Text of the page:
Rome (3)

The last great treat of my all-too-brief stay in Rome was crossing the Tiber to Trastevere to see the Villa Farnesina.   I had been once before and been disappointed by Peruzzi’s architecture and the fact that it is neither quite a palace, nor a properly suburban villa.   But this time, we arrived early, had it to ourselves, and the eyes of two painters helped me appreciate the incredible richness and variety of the wall paintings, not just Raphael’s, but his pupils and followers and workshop, decorating room after room:  the permeability with the garden, the free enjoyment of classical mythology, the enjoyment and observation of the natural world, birds, flowers and animals.   This was presumably all part of the make-belief ruralism of Agostino Chigi and his banking friends, contemporary with Giorgione and more than a century before Claude.   We started with Raphael’s Galatea:

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We liked the junctions with the fictive hangings below:

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Then, we realised how equally fine is the work by Sebastiano del Piombo, particularly the lunette of a young man and the fresco of Polyphemus:

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Next door is Raphael’s loggia.   Pure visual pleasure:

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Next door is the Frieze Room, with painted tassels in the wall decoration:

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Upstairs, one can look out of the window at the garden:

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The shutters in the Perspectives Hall upstairs are decorated:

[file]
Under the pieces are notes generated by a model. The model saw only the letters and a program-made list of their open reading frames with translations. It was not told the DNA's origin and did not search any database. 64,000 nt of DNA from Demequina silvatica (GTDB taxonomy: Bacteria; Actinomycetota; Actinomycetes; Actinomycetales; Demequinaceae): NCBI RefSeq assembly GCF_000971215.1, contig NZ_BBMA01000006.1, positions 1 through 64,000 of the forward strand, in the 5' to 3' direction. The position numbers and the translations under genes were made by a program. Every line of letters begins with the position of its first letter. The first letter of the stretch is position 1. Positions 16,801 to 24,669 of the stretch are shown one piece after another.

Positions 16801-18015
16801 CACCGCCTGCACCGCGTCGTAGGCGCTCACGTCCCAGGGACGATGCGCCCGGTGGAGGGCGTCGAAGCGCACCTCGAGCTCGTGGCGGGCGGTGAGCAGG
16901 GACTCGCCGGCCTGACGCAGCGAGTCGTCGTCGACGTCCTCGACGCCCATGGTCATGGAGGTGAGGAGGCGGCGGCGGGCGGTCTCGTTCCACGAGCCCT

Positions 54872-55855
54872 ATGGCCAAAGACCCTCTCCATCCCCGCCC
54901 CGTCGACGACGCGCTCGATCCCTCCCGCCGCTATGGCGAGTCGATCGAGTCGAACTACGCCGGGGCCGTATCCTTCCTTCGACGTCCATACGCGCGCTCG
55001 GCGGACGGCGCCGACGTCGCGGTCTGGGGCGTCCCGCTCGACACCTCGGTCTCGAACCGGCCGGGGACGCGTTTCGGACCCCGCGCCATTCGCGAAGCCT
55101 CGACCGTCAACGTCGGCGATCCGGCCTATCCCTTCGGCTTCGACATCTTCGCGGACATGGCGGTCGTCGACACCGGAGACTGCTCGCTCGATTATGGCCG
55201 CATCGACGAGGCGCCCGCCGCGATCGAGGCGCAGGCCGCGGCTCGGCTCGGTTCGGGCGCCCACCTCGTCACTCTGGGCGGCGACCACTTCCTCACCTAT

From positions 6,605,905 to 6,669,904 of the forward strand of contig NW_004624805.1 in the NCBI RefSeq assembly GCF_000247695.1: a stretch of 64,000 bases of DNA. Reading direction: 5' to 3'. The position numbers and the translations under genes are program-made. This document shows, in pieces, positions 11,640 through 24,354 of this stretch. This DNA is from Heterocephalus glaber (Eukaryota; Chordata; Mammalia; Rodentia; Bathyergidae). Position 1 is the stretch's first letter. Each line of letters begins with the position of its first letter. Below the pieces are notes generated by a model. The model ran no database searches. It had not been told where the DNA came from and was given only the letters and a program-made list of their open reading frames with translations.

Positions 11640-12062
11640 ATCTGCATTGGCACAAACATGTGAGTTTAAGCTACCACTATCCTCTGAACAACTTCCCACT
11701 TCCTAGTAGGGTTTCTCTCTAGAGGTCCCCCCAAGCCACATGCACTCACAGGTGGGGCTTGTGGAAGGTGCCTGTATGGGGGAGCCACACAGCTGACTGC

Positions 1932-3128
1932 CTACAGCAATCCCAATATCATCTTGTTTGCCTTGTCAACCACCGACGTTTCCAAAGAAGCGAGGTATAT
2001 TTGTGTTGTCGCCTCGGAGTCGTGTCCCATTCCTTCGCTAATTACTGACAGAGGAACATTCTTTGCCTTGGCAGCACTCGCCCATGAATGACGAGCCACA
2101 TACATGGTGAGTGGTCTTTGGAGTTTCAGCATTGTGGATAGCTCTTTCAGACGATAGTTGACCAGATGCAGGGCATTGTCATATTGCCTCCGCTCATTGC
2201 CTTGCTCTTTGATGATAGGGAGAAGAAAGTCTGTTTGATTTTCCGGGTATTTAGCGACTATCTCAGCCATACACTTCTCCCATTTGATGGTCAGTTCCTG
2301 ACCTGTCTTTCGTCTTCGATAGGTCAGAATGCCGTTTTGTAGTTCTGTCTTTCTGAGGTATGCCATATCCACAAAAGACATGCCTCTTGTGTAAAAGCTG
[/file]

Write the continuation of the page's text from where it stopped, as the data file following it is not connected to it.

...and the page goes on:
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The last room upstairs in Chigi’s bedroom are loucher wall paintings by Sodoma depicting Alexander the Great and Roxanne, painted in 1519 to celebrate Chigi’s wedding:

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Time was running out.   We strolled along to S. Maria in Trastevere, stopping en route in S. Maria della Scala, which still has the bare altarpiece in a side chapel from which a Caravaggio was removed to the Louvre.   It had a rather amazing statue of the Virgin, which may have been placed to catch the morning sun:

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And a grand arc of candelabra over the high altar:

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They were doing work dusting down the woodwork in S. Maria in Trastevere:

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On the way back to the hotel, I couldn’t resist making a quick detour to see the façade of S. Maria di Monserrato which we had passed the night before:

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I admired a fountain in the Via Giulia:

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A classical doorway:

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And the skeletons which form the capitals on the façade of S. Maria dell’Orazione e Morte:

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As we drove to the airport, Giovanni, who was once the driver to Gore Vidal, spoke of the scenes we passed as if the past in Rome was a continuum, casually mentioning the death of Raphael as if it happened yesterday, the murder of Julius Caesar as well.

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